I spend a lot of my time in our school’s computer lab teaching students the ins and outs of how to get the most out of their tools. Often, I have to demonstrate how to perform different skills on the computer and I have found that there are three ways to accomplish this.
The first is to somehow describe perfectly what you want the students to click on or do. This is very difficult, mostly because it involves describing clicking one icon of hundreds, usually by saying something like, “Click on the little arrow pushing a bunch of lines. That’s your increase indent button.” I avoid it when I can because often, it means having most of my students getting hopelessly lost.
The second is to have a projector in the room. This is slightly better, but it still means that your students’ attention is in two places, on their own screen and on yours, and they can’t always see the projection screen.
This leads me to the best option of all, which is screen sharing. There are whole classes of programs that usually operate over networks that allow you to do this, basically either take over a whole lab of computers or demonstrate to whole labs. Many of these programs require installation on a host machine and viewers installed on every other computer in the lab. Many of them are also very expensive because they try to do too much. They demonstrate, administer, oversee and share files throughout your lab—basically making you the all-powerful overlord of your lab (moo who ha ha).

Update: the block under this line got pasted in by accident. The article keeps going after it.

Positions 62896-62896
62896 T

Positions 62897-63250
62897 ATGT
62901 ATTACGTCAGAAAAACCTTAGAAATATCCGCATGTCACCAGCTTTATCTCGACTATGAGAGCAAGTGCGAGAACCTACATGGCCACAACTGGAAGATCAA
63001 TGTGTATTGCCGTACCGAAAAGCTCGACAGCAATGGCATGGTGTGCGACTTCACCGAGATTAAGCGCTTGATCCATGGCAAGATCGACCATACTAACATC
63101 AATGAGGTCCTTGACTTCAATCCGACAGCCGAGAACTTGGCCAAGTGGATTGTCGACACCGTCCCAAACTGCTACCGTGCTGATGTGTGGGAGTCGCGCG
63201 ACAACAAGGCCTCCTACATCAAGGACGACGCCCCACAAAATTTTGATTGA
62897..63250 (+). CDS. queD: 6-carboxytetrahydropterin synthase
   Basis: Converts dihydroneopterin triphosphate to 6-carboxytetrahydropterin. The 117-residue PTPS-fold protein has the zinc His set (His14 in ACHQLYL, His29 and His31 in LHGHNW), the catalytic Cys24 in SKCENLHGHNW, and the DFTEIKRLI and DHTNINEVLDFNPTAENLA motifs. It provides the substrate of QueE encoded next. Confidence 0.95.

We have such an installation in one of our computer labs, and I would not mind having it installed on all my machines, but price and the complexity of the install get in the way of that. However, I recently came upon a great solution for teachers, a service called join.me.
Join.me is not the first screen sharing service out there; others such as GoToMeeting have been out there for a while. Others might note that setting up a VNC or remote desktop system has always been an option as well. But join.me is extremely easy to use. I timed a machine and it took only 40 seconds to get to the site, run the helper program, and start sharing.
Install is a snap; run a small host viewer on your demonstration machine and it gives you an Internet address for anyone who would like to see what is on your screen. That’s it. Your students just type in that address and they see your screen from their browser.
Included in the free version is the ability to send your files and chat with your students. The pro version gives you a personal address and the ability to have students switch with you and present to the rest of the class. So far, I have used it to demonstrate to my class, but the control sharing feature would also allow students to ‘come up the board’ and interact with the screen that everyone else is seeing.